University of Iowa Hospitals and Clinics retains Magnet status for nursing

Iowa boasts six Magnet facilities, showing nursing excellence

The Pappajohn Pavilion at the University of Iowa Hospitals and Clinics is shown in Iowa City on Thursday, Oct. 1, 2015. (Adam Wesley/The Gazette)
The Pappajohn Pavilion at the University of Iowa Hospitals and Clinics is shown in Iowa City on Thursday, Oct. 1, 2015. (Adam Wesley/The Gazette)

IOWA CITY — The University of Iowa Hospitals and Clinics on Wednesday — for the third time — was redesignated with Magnet Program Recognition, a top international honor for excellence in nursing practice.

The university is one of 477 Magnet facilities in the world — although most are in the United States, with just eight in other countries, according to the American Nurses Credentialing Center, which runs the program. The state of Iowa boasts five Magnet facilities in addition to UIHC — including UnityPoint Health-St. Luke’s Hospital in Cedar Rapids and Genesis Medical Center in Davenport.

Wednesday’s UIHC re-designation makes it first in the state to do so three times — after becoming the state’s first Magnet facility in 2004 and then earning re-designation in 2008 and 2013. Mercy Medical Center’s Dubuque and Dyersville campuses also earned the elite status at a later date in 2004, and three other Iowa facilities have been redesignated twice.

“Less than 10 percent of hospitals in the U.S. have earned Magnet status,” according to a UIHC news release. “And far fewer have received it this many consecutive times.”

The Magnet program seeks to highlight nursing programs around the world that are successfully aligning nursing strategic goals with improved patient outcomes. It also aims to provide a “road map to nursing excellence.”

“To nurses, Magnet recognition means education and development through every career stage, which leads to greater autonomy at the bedside,” according to the American Nurses Credentialing Center. “To patients, it means the very best care, delivered by nurses who are supported to be the very best that they can be.”

UI has retained the status even as it — like many other hospitals across the country — has grappled with a nursing shortage. Between the 2014 and 2017 budget years, the university’s use of “traveling nurses” to fill its staffing gaps skyrocketed from the full-time equivalent of nine to 216, according to a 2017 report by The Gazette.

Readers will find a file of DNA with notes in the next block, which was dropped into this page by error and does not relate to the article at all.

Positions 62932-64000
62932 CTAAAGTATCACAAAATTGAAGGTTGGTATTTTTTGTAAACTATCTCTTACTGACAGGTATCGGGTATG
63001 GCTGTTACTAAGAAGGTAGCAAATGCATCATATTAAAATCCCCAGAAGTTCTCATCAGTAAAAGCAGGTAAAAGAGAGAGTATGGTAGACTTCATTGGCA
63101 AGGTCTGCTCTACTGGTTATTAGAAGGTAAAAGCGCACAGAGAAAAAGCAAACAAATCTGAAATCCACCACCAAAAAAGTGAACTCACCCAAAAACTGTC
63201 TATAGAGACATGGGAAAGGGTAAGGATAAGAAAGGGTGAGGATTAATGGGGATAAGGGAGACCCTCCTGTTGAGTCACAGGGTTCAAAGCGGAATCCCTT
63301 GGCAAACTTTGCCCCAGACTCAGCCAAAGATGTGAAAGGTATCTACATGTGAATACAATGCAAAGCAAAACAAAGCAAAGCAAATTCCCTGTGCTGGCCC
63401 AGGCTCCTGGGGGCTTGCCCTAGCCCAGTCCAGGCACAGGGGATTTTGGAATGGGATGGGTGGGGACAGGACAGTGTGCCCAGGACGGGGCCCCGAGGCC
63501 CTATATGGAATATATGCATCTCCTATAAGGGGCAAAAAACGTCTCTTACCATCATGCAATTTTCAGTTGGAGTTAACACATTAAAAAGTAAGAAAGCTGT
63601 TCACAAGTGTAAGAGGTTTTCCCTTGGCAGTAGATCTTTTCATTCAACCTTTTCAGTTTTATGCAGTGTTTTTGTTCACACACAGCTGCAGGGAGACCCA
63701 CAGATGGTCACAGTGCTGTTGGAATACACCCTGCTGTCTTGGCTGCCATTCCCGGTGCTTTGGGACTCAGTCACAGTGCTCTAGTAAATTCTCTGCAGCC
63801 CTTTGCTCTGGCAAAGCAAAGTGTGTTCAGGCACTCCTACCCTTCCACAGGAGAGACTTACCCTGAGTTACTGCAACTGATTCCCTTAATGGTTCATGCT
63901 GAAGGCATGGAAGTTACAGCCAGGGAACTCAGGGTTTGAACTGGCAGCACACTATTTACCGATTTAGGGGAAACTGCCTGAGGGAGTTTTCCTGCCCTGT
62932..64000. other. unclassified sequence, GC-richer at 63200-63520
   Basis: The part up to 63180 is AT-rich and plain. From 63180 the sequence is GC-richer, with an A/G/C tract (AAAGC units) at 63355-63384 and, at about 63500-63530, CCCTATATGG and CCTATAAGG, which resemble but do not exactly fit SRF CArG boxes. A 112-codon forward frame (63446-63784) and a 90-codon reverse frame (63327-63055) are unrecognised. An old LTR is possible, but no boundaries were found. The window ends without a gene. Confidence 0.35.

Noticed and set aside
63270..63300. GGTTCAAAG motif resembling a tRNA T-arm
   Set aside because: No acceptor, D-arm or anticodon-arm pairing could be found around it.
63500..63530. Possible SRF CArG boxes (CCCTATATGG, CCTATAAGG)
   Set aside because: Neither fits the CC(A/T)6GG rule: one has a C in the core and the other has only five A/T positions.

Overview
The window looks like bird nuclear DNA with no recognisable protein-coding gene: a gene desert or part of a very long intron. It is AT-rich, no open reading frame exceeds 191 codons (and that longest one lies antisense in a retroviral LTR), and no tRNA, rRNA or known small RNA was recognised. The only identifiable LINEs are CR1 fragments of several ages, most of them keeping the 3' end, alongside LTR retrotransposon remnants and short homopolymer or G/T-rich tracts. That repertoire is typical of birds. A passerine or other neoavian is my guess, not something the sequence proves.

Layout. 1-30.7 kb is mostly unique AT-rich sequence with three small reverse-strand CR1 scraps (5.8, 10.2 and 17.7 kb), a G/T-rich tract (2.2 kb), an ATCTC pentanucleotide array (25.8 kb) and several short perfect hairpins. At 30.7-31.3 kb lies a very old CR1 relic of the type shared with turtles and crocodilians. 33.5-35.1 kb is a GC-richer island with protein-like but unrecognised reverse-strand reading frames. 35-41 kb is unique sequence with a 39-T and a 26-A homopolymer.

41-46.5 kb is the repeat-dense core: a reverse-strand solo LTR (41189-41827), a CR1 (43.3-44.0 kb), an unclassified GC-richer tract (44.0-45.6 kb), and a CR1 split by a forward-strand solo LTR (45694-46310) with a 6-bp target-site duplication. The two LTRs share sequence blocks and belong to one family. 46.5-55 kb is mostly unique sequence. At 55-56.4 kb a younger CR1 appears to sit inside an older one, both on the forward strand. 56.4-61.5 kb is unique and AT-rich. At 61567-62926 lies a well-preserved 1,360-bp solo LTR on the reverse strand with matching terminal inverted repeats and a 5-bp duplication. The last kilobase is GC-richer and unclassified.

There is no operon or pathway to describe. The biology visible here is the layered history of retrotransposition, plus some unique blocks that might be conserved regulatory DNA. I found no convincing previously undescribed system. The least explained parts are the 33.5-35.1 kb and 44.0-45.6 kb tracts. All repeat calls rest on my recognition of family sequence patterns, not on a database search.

Because traveling nurses are paid at a premium — with many earning a starting hourly rate of $59, which could amount to more than $26 million a year if 216 work the standard 2,080 hours a year — the university has been working to reduce its reliance on traveling nurses.

And last week, during a presentation to the Board of Regents, UI hospital executives reported exceeding its goal of reducing traveling nurses by 149 positions — with a reduction of 203 through June. Those positions have been filled with UIHC staff, according to officials, who didn’t provided updated total nurse numbers Wednesday.

The university also has experienced change — and, at times, challenges — atop its nursing enterprise of late, recently hiring internal candidate Cindy Dawson as chief nursing executive after a national search stretched on for nearly two years. Dawson had been serving as interim chief nursing office since July 2016.

“The Magnet designation is the pinnacle of achievement in nursing,” Dawson said Wednesday in a news release. “To earn this recognition four times is a tremendous accomplishment and a testament to the high-quality care that our nurses provide to our patients.”

The Magnet designation comes after a “rigorous review application and on-site evaluation process of all aspects of its nursing services,” the release said.

“Iowans can be proud that our nurses are being recognized for being among the leaders of our profession and providing patient care that ranks among the best available anywhere around the globe,” Dawson said.

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